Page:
The results, published in 2018, showed that just over 40% of the participants with ALS were hypermetabolic and that people with ALS were five times more likely to be hypermetabolic compared to the non-ALS controls.

When the measures of hypermetabolism were compared against the ALSFRS-R, participants that were hypermetabolic showed a faster decline in their scores compared to those with normal metabolism. This was important as it showed that hypermetabolic individuals were at greater risk of earlier death.

Are these findings supported?

Another study, also published in 2018 by Jesus and colleagues, supported these findings and, since 2018 there have been many studies that have reported hypermetabolism in people with ALS. In 2022 alone, three studies have shown that some people with ALS are hypermetabolic and that this is associated with faster disease progression and earlier death.

The question remains – what causes hypermetabolism in ALS and can it be targeted for therapy?

Over the years, the team in Australia have also considered hypermetabolism in relation to the gut microbiome, (the gut microbiome is made up of trillions of bacteria, fungi and other microbes and is critical to a person’s health and wellbeing), whether individuals have a loss of appetite or not, and if there is a relationship with the size of the hypothalamus, which is an area in the brain crucial in controlling metabolic balance. To date, they have not found any association between hypermetabolism and any of these factors.

In Shyuan’s 2018 study, it was noted that hypermetabolism seemed to be higher in people who had greater involvement of motor neurons that were in the spinal cord (lower motor neurons, which connect the spinal cord to the muscles). By comparison, they found no association between hypermetabolism and features associated with the motor neurons in the brain (upper motor neurons, which connect the brain to the spinal cord). Different forms of motor neurone disease, that affect different parts of the body, are caused by involvement of either the upper or lower motor neurons or both.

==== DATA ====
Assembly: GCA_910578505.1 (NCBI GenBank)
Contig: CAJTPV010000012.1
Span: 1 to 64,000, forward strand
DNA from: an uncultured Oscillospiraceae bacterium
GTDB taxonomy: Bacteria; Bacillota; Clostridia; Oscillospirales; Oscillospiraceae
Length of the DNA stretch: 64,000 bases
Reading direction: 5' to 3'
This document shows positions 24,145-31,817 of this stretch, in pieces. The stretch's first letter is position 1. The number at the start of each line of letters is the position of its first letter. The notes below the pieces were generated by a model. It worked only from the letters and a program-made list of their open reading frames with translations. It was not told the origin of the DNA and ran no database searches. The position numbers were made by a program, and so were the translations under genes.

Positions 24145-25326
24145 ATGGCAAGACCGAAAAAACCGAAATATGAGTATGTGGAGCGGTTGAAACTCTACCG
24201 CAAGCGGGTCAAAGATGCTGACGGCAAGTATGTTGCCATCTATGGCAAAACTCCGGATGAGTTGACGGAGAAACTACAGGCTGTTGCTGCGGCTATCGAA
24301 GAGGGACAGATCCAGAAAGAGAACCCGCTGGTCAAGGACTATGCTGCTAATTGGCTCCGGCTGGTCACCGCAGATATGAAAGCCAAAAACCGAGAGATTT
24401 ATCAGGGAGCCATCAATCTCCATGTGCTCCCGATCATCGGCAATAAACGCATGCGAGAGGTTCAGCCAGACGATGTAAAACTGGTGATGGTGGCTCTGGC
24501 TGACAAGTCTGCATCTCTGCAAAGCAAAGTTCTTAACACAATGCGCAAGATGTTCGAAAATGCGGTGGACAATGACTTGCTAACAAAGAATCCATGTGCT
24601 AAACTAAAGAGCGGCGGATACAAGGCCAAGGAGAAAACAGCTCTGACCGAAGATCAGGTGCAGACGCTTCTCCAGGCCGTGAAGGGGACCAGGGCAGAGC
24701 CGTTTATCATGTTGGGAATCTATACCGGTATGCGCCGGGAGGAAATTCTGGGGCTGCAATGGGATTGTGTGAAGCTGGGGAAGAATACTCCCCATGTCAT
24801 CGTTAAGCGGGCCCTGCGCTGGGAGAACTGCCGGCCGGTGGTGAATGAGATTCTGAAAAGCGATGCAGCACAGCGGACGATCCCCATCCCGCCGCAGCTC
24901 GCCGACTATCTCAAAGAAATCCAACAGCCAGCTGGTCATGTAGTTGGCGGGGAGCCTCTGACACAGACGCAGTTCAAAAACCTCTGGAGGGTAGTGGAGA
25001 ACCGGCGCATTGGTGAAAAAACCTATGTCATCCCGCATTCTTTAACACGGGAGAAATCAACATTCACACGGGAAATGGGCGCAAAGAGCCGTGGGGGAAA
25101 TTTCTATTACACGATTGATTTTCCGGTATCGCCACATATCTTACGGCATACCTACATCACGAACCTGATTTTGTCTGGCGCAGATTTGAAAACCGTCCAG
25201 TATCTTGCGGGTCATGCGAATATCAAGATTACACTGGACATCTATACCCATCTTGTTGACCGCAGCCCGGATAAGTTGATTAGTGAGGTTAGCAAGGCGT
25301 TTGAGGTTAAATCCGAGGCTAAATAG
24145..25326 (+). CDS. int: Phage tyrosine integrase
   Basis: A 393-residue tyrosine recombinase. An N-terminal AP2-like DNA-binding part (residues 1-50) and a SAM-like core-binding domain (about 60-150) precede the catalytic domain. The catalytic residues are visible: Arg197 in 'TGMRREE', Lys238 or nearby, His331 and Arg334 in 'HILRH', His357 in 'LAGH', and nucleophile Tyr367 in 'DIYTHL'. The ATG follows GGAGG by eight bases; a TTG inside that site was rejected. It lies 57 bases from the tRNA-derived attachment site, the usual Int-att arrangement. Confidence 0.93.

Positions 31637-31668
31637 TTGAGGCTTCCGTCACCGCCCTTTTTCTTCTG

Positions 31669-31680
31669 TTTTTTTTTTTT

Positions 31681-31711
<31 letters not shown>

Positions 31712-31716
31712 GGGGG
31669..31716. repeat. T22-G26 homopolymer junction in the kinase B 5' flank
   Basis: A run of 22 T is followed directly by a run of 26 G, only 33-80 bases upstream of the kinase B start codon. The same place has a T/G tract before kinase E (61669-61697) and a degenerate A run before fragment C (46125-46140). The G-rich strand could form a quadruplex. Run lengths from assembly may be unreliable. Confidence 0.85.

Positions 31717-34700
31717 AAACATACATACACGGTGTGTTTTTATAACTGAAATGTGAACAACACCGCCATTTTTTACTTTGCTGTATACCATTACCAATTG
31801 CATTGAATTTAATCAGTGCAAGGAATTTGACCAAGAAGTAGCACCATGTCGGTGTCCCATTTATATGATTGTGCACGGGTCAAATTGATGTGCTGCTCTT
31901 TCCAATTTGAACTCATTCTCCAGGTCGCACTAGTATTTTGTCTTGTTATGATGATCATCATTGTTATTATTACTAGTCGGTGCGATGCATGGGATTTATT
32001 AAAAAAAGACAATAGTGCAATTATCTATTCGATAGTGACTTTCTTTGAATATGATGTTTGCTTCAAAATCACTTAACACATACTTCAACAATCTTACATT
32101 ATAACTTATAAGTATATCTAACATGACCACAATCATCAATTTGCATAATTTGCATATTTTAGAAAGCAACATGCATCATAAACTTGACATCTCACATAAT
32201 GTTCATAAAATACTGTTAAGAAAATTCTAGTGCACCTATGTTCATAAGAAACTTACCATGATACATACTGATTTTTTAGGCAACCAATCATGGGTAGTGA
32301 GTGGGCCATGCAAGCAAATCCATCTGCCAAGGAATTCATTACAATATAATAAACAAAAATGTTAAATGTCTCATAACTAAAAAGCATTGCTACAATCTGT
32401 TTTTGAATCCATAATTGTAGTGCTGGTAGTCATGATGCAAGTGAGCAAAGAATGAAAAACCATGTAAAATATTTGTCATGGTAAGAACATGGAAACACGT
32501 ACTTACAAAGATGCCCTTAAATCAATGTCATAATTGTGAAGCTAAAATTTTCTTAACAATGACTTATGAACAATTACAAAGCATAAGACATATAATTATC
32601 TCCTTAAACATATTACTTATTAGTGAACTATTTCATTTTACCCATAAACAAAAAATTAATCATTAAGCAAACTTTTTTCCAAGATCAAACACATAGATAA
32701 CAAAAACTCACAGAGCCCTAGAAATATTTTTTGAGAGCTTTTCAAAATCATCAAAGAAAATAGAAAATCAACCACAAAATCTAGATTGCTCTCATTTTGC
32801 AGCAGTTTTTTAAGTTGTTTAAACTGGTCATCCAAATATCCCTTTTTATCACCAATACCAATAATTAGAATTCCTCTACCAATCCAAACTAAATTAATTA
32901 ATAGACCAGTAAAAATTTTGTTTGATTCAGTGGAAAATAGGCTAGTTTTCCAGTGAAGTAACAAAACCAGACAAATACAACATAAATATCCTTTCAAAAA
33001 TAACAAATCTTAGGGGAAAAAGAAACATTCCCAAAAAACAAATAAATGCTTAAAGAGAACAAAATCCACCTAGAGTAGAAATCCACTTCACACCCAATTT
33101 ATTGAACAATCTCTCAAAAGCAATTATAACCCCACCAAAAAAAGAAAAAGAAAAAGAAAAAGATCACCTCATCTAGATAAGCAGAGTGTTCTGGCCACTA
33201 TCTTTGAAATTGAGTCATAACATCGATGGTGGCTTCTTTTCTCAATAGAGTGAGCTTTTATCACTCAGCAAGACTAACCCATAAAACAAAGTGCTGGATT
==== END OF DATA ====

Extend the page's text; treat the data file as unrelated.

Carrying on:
This led them to question if hypermetabolism was something specifically relevant to the loss of the motor neurons in the spinal cord which leads to the muscle weakness seen in ALS. Skeletal muscle (muscles that are joined to the skeleton and are controlled by the individual to make limbs and other body parts move) is a highly metabolic tissue, and it usually uses glucose (sugar) as it’s energy source. However, it appears that in the course of the disease skeletal muscle has a change in its preference for glucose as its energy source to fat and this might be driving the onset of hypermetabolism that we see in ALS.

Using a particular SOD1 mouse model of ALS and samples collected from muscle biopsies from people living with ALS and normal controls, the team have been able to show that skeletal muscle does have an increased dependence on fat as an energy source as the disease progresses. In the SOD1 mouse model, this happens in the mid-stage of the disease. This is also the time when significant loss of motor neurons in the spinal cord is seen in the SOD1 mice compared to mice without ALS. Higher dependency on fat is also seen in muscle fibres grown from samples taken from people with ALS compared to those samples from people without the disease. This presumably happens because fat is a much richer energy source, and the muscle is trying to find the best way to maintain function in the face of losing its connections to the neurons in the spinal cord.